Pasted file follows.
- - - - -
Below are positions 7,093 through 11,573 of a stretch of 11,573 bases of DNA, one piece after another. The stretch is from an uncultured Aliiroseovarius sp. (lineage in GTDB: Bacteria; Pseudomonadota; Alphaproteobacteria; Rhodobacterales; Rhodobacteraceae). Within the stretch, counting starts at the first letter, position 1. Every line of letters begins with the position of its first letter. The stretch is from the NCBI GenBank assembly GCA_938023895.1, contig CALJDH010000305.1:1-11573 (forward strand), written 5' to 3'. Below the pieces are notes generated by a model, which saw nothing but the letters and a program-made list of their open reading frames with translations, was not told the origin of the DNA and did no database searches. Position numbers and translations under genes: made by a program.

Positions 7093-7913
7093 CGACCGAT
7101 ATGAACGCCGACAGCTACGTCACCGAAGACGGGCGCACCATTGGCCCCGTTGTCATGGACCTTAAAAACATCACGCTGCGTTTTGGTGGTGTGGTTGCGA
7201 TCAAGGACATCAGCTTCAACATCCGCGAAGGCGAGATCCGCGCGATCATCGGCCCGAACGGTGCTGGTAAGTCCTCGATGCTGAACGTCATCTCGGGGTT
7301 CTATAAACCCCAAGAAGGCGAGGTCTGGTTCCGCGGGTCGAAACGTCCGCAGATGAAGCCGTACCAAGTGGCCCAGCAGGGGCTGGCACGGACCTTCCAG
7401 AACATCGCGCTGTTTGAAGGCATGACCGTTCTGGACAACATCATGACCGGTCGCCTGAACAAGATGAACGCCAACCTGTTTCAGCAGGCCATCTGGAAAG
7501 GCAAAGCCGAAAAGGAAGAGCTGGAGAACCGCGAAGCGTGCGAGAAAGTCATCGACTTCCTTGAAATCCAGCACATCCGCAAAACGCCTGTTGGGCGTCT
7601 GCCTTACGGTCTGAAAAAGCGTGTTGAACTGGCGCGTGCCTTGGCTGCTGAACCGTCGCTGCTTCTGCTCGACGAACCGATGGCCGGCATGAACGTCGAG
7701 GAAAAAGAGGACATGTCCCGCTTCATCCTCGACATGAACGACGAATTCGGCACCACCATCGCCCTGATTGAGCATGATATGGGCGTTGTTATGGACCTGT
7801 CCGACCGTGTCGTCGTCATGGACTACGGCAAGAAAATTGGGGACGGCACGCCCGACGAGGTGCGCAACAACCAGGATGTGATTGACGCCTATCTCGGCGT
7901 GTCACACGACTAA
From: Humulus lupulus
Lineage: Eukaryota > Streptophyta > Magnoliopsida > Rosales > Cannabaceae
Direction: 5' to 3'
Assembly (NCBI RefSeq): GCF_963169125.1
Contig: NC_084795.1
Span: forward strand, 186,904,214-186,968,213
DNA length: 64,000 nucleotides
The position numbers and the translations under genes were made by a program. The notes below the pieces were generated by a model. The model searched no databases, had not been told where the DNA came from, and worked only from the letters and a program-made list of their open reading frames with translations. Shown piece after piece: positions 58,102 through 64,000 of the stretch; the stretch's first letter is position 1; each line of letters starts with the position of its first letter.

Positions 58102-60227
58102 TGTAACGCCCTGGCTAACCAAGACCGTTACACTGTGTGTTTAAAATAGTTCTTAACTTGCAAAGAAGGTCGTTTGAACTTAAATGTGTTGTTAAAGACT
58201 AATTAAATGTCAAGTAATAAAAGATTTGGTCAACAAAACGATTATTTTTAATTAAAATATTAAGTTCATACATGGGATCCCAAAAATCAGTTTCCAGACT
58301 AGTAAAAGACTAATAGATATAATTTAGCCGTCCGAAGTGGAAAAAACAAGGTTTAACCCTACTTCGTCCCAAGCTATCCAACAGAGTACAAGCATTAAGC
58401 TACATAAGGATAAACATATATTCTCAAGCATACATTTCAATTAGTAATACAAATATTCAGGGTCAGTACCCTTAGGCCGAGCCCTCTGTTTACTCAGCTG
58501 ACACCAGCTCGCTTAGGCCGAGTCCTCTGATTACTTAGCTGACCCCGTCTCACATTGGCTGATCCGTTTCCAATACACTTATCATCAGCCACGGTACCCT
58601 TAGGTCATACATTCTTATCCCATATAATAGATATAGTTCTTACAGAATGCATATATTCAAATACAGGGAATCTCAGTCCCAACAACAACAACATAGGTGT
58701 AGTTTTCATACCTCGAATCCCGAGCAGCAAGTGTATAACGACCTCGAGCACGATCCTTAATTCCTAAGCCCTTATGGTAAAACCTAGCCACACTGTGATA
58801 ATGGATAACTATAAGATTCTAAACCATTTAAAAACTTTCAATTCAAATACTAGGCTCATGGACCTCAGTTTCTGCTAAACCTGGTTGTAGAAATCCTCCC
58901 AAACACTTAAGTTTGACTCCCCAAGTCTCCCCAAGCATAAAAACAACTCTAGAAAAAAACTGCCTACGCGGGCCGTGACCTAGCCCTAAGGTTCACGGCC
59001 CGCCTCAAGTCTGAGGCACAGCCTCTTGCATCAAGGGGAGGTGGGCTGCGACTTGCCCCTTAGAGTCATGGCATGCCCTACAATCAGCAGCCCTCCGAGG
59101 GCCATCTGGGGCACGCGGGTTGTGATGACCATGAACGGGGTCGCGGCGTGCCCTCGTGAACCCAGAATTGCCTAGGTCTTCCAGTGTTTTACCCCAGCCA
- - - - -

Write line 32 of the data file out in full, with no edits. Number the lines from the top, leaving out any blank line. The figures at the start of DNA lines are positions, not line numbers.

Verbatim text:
59101 GCCATCTGGGGCACGCGGGTTGTGATGACCATGAACGGGGTCGCGGCGTGCCCTCGTGAACCCAGAATTGCCTAGGTCTTCCAGTGTTTTACCCCAGCCA